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Thanks a lot Joe.  It didn't occur to me to look at the AOTS book.

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Just checked my old plans sheet4:

The mizzen yard is the crossjack yard, has a length of 190mm and is  made from 4mm dowel.

The centre part is 46mm in length and is 4mm round (should probably be octagonal).

The two, 72mm long, outer parts taper from 4mm to 2mm.

Cheers

Peter

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Hi Peter

 

I belatedly found yesterday afternoon that the crossjack yard and the mizzen yard are the same thing.  I am now, of course, a far more knowledgeable person.

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The bowsprit is now permanently mounted.  The gammoning proved a bit tricky as a result of the changes I made to the fittings around the bow.  I will delay mounting the jiboom as long as possible.  Sticking out as it does, it's like a magnet for destruction.

 

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Edited by RMC

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Thanks Thomas.  A bit of encouragement is always welcome.

 

I am now working on the messenger for the anchor cable.  It's proving very awkward indeed.  This is the port side.  It doesn't look right to me.  In the instructions there is reference to the 'inboard face of the standard' - which seems to be the support of the barrel.  I can find no other reference to the term. Shown in the photos is my method, but it may well be wrong.  Comment/help is very welcome.  If it is wrong it may be undone easily -  it is all essentially dry-fitted.

 

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Bob,

 

Looked at mine and it looks similar. Hard to get a great view since it is in a case... One thing, maybe be reduce the size of the messenger a bit to better differentiate it from the actual anchor cable. Mine is about 1/2 the size of what you have there.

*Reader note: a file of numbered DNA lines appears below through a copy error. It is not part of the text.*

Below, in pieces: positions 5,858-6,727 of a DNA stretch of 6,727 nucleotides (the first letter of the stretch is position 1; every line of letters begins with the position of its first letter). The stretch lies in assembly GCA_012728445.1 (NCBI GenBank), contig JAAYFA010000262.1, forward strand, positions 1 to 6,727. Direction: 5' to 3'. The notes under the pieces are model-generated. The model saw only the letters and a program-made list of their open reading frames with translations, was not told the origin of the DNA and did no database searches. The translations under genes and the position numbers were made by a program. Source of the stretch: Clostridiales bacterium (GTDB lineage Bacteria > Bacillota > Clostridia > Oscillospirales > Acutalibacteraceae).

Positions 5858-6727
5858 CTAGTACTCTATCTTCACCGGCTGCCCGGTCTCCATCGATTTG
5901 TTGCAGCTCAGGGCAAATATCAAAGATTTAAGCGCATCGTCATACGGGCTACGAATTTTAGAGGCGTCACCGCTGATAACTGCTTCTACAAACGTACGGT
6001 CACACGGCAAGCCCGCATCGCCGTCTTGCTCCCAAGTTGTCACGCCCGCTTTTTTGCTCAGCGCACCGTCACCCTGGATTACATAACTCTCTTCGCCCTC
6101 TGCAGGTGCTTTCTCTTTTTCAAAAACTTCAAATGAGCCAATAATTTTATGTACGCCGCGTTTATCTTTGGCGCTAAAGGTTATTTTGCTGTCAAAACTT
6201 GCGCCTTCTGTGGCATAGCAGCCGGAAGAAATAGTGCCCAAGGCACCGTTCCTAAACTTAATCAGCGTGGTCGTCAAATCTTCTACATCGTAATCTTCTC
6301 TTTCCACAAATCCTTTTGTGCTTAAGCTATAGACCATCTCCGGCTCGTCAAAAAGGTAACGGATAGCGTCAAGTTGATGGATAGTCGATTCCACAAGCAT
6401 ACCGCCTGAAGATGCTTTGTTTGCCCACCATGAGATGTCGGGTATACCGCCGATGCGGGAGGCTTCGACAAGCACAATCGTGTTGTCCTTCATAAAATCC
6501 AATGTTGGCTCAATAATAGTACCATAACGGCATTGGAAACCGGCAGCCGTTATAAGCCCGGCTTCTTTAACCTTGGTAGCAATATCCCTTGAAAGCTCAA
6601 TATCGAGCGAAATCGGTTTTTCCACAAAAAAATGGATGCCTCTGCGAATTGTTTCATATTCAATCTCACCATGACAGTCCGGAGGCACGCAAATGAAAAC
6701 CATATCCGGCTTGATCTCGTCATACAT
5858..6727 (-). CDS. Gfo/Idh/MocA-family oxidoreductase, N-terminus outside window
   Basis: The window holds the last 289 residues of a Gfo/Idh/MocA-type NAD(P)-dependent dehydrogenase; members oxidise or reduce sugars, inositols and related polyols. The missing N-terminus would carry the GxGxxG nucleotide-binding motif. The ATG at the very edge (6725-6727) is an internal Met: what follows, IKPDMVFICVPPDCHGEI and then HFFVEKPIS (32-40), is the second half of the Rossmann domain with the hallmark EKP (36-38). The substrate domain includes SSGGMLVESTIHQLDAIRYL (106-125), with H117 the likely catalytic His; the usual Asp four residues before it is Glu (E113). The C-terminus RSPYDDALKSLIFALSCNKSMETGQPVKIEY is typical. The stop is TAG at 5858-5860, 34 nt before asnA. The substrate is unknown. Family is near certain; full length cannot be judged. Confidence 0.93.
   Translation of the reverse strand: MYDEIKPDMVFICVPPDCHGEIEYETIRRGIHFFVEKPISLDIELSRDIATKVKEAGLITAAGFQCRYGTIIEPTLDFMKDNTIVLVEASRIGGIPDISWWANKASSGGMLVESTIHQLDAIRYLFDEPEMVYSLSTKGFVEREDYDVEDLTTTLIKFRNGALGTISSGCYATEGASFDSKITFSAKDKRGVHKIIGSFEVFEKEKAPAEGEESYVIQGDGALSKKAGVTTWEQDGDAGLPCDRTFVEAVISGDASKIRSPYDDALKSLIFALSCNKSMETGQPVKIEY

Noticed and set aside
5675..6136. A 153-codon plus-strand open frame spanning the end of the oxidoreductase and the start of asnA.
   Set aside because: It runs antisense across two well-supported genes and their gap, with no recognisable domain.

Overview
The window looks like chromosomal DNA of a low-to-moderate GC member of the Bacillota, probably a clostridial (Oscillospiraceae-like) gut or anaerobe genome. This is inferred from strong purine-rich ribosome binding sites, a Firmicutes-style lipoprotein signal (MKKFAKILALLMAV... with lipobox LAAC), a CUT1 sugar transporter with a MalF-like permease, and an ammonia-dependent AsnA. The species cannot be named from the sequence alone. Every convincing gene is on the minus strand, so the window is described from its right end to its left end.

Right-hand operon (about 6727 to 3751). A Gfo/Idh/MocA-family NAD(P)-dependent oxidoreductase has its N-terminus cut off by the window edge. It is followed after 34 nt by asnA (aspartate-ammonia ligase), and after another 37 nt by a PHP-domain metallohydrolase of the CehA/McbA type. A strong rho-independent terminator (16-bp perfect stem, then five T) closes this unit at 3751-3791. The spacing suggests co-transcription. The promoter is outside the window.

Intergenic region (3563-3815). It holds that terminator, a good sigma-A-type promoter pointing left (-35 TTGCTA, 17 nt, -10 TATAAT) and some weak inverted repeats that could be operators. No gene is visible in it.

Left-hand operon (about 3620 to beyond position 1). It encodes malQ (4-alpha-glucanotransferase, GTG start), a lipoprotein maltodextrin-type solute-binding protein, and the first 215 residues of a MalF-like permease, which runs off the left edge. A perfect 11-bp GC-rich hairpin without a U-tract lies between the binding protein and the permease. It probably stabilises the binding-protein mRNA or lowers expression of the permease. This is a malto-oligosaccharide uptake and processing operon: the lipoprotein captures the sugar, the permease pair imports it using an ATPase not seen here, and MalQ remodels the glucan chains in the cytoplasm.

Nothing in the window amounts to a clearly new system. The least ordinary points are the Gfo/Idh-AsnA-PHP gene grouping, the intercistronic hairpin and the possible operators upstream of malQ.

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Thanks a lot Joe

Am away at the moment. I'll reply in detail when I return home.

 

Bob

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First of all, I think the two messengers should be spliced end on and thus forming endless slings with a few turns around the windlass (to create enough friction), leading aft trough those blocks at the aft mortar bed and back onto itself.

 

In operation the windlass moved the messengers continuously round and round while the anchor cable(s) were temporary bound to the messengers to be pulled by them. The aftmost attachment was always taken off, brought forward to fix the newly inboard brought part of the cable to the messenger again. The cable aft of the messenger was lead below to be stowed there.

 

Taking photos of the finished model wasn't easy but I hope you find some useful information there.

 

Cheers

Peter

 

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Thanks Joe and Peter for taking the trouble.  I appreciate it.  Both sets of photos are really helpful.

 

Joe: The specifications in the kit for the 'rope' are 1mm for the messenger and 1.8mm for the anchor cable.  I have decided not to use the kit-supplied thread as it is out of character with the rest of the Syren thread I have used.  The following photo shows Syren 2mm thread (top), 0.88mm thread (middle), and the kit's 1.8mm thread.  In fact the kit's thread is about 1.5 or 1.6mm.  I intend to stretch the Syren 2mm thread a little to make it a bit closer to 1.8mm.  I hope this will result in effective differentiation of messenger and cable